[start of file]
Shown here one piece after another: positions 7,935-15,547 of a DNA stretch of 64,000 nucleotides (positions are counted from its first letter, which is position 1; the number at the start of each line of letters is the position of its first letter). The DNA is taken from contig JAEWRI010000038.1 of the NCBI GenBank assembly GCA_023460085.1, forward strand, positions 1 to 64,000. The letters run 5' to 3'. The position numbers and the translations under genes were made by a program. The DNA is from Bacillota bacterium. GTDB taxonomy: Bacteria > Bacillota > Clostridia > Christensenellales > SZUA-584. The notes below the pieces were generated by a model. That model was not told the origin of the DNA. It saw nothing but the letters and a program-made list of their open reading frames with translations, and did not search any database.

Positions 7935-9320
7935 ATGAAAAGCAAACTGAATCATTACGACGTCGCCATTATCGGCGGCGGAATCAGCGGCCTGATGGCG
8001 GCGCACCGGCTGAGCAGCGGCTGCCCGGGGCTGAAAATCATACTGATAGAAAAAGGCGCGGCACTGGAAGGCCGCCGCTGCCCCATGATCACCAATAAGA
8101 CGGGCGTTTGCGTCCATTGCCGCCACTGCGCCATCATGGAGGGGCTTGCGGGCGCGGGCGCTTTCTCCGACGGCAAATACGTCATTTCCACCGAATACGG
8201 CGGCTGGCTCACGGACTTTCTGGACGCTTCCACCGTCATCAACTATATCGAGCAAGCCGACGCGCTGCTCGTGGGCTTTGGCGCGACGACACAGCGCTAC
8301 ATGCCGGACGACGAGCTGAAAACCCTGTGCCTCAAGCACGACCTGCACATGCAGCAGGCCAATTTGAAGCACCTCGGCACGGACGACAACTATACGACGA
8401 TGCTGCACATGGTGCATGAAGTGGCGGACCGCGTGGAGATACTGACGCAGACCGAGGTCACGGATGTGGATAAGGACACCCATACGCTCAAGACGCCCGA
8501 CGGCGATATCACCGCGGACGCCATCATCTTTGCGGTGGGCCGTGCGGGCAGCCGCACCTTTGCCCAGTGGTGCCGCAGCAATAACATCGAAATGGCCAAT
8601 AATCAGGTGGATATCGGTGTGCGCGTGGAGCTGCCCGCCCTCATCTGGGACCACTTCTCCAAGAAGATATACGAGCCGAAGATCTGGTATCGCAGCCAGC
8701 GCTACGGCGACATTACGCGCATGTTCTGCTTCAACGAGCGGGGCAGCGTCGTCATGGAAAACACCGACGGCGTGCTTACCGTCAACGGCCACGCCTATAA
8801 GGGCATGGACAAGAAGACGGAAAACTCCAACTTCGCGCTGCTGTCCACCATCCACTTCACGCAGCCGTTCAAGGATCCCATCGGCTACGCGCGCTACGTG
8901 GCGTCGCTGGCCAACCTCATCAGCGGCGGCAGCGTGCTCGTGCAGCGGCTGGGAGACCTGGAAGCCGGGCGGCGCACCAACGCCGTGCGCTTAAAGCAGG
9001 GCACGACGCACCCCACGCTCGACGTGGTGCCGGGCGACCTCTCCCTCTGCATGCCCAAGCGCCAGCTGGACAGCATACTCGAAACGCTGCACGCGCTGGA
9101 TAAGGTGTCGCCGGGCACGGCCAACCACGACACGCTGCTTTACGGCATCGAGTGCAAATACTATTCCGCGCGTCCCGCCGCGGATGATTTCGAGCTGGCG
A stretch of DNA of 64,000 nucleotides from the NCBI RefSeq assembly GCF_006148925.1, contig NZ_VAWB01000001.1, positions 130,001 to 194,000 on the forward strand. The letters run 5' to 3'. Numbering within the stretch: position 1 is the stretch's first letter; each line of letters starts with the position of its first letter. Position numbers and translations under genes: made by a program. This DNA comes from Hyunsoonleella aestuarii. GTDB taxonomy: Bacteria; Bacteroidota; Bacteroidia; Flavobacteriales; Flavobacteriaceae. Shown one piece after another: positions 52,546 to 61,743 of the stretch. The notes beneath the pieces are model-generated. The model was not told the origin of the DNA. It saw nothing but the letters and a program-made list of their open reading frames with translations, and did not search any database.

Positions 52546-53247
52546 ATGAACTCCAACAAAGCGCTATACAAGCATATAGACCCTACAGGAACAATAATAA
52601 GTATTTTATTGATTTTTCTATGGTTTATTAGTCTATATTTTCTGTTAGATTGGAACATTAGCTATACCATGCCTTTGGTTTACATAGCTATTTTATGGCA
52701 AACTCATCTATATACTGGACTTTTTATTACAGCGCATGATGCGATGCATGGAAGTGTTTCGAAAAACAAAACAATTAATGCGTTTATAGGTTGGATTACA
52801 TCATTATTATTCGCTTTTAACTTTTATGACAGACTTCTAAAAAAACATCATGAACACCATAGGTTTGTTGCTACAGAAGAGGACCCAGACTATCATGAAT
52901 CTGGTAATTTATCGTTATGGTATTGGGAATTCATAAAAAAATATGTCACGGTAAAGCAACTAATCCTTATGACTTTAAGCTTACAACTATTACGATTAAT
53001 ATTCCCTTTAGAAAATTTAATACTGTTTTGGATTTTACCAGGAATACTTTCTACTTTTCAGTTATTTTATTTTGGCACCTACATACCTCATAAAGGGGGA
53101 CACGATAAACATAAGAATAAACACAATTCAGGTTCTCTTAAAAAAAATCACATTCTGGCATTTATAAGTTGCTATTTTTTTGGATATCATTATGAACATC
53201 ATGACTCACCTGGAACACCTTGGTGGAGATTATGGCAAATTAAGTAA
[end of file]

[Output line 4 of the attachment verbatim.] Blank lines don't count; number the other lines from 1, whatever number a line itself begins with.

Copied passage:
8001 GCGCACCGGCTGAGCAGCGGCTGCCCGGGGCTGAAAATCATACTGATAGAAAAAGGCGCGGCACTGGAAGGCCGCCGCTGCCCCATGATCACCAATAAGA